Prosecutors seek gag order for ‘pharma bro’ Martin Shkreli
Martin Shkreli is having some trouble keeping his opinions to himself—and prosecutors aren’t thrilled. Recently the pharma bro went on a long rant to reporters, and then potentially continued his tirade on social under a fake name. The prosecution wants a gag order to prevent tainting any future jurists, or at the very least a semi-sequestration. Assuming they can find anyone who doesn’t already have a tub of popcorn in hand.
Arrests made as China’s ‘straddling bus’ project looks more and more like a giant scam
You may remember the bus that the internet went crazy for a few years back—the one that promised to revolutionize the world of transportation as we knew it. Who cares about gridlock when you can just sail right past it? Many were excited, but some critics wondered, “But what about bends in the road? Or turning? Or vehicles taller than 6 feet? Or passing under bridges?” Despite naysayers, the Hebei-based Transit Elevated Bus Company (TEB) continued to raise money—until last week when 32 employees, including the CEO, were arrested for illegal fundraising. (There’s a pun to be had in there somewhere about driving a bus down a boulevard of broken dreams in there somewhere.)
Real Madrid's Luka Modric questioned for alleged perjury
Remember how members of Real Madrid have been under fire recently? No? Are you sure? Well the latest person in the frying pan is midfielder Luka Modric, who’s being accused of falsely testifying about his financial deals—namely the ones with a former director charged with embezzlement and tax fraud. We’ve all heard this song before.
SEC hires Congress liaison, sources say
In the wake of top government compliance and ethics officers hitting the road, eyes are starting to look at the SEC’s new liaison to congress. Quick recap: the administration and Congress have big plans to rip up post-2008 regulations they feel are too hindering, but the Senate has to approve it which seems unlikely at the moment. This leaves the SEC with a large role in what happens next, so having a body in the house to lay the groundwork of playing nice is important. (right?)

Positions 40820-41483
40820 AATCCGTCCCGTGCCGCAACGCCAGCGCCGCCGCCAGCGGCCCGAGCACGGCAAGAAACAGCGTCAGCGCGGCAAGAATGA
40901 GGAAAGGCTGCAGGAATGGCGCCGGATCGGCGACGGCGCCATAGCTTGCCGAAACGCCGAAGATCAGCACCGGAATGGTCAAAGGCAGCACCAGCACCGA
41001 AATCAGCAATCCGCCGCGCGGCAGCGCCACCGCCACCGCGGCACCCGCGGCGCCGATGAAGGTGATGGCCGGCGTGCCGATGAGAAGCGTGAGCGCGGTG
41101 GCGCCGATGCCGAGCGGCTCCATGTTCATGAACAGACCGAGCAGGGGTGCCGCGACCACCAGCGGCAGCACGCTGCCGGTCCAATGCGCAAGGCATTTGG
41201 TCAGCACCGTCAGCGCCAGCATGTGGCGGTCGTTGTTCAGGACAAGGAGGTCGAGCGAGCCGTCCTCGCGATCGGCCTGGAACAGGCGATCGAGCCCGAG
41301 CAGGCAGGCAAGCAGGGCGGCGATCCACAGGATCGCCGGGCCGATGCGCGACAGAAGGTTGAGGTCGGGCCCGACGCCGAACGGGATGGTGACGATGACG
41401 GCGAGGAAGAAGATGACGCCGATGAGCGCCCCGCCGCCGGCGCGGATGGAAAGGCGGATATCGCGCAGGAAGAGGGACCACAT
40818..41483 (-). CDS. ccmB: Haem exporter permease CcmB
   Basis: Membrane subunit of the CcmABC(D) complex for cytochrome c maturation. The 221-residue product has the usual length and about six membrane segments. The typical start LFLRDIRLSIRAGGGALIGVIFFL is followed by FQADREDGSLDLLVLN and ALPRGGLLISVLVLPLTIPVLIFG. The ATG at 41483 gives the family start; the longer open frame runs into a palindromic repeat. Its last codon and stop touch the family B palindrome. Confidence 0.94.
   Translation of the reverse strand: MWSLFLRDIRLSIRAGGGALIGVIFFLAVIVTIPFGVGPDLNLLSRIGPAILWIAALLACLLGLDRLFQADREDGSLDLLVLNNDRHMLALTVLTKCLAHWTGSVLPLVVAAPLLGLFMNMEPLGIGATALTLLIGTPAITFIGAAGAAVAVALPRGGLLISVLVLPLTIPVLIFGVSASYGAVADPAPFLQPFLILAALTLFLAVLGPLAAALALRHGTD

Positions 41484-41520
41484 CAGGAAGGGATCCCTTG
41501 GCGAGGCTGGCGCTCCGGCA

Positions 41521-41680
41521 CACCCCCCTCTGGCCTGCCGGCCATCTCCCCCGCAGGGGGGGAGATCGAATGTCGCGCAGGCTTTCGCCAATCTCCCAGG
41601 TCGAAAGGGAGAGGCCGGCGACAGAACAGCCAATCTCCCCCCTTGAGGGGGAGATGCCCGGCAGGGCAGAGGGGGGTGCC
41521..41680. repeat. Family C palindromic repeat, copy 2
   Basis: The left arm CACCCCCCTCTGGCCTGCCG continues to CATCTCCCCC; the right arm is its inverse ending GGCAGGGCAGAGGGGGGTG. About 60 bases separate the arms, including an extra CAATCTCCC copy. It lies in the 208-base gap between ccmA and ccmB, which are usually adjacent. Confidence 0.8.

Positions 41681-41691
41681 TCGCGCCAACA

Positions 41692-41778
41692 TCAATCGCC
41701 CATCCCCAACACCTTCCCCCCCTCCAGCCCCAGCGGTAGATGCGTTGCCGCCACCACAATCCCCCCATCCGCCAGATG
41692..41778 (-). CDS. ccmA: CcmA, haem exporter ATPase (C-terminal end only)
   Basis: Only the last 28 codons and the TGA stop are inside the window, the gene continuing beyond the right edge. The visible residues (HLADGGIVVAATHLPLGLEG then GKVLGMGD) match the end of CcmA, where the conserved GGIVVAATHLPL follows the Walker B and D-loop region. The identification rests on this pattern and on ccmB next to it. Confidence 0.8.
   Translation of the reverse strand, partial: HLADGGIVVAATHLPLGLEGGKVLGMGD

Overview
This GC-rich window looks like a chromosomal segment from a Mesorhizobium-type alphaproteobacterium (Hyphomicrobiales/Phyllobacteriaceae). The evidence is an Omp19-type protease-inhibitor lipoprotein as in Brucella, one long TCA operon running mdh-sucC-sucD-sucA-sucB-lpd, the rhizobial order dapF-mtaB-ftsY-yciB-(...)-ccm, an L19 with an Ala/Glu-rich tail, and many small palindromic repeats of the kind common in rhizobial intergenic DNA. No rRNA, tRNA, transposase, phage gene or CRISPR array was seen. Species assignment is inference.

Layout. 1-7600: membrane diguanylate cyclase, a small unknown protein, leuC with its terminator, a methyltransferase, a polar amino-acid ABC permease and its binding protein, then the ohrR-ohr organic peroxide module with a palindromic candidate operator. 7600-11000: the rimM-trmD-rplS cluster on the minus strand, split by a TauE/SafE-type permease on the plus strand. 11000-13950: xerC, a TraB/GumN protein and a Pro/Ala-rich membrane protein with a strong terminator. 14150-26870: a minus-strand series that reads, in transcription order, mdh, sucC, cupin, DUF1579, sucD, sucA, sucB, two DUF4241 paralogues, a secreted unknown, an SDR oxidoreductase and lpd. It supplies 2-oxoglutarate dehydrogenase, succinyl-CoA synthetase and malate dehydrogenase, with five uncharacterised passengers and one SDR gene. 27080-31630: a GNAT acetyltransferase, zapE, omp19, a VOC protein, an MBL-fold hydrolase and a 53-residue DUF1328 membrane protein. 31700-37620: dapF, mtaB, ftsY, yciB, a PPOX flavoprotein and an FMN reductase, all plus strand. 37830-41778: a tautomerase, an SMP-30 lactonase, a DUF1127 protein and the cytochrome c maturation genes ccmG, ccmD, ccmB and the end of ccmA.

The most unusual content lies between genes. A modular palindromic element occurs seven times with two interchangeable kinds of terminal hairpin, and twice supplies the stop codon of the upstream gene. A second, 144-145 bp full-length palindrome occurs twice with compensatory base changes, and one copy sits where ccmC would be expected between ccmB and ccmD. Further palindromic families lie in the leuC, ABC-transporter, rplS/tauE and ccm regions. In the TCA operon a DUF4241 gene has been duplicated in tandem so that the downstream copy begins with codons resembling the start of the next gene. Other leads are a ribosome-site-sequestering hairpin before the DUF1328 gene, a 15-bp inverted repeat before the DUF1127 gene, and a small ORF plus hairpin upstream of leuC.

United States files civil action to forfeit thousands of ancient Iraqi artifacts imported by Hobby Lobby
Hobby Lobby is turning over a handful of ancient artifacts that may have been smuggled into the country. In July 2010, the arts and crafts company’s president, Steve Green, traveled with a consultant to the UAE to inspect the items. The consultant advised him to make sure to check sources, and that he should keep an eye out for Iraqi items that may have been looted from archaeological sites. Now Green is saying “My bad,” and promising there will be better internal controls. Oops.
Thanks for reading! Keep your eyes glued to this column for another roundup of the latest news from the wider world of compliance. And as always, please send any questions, comments or leads to email@example.com.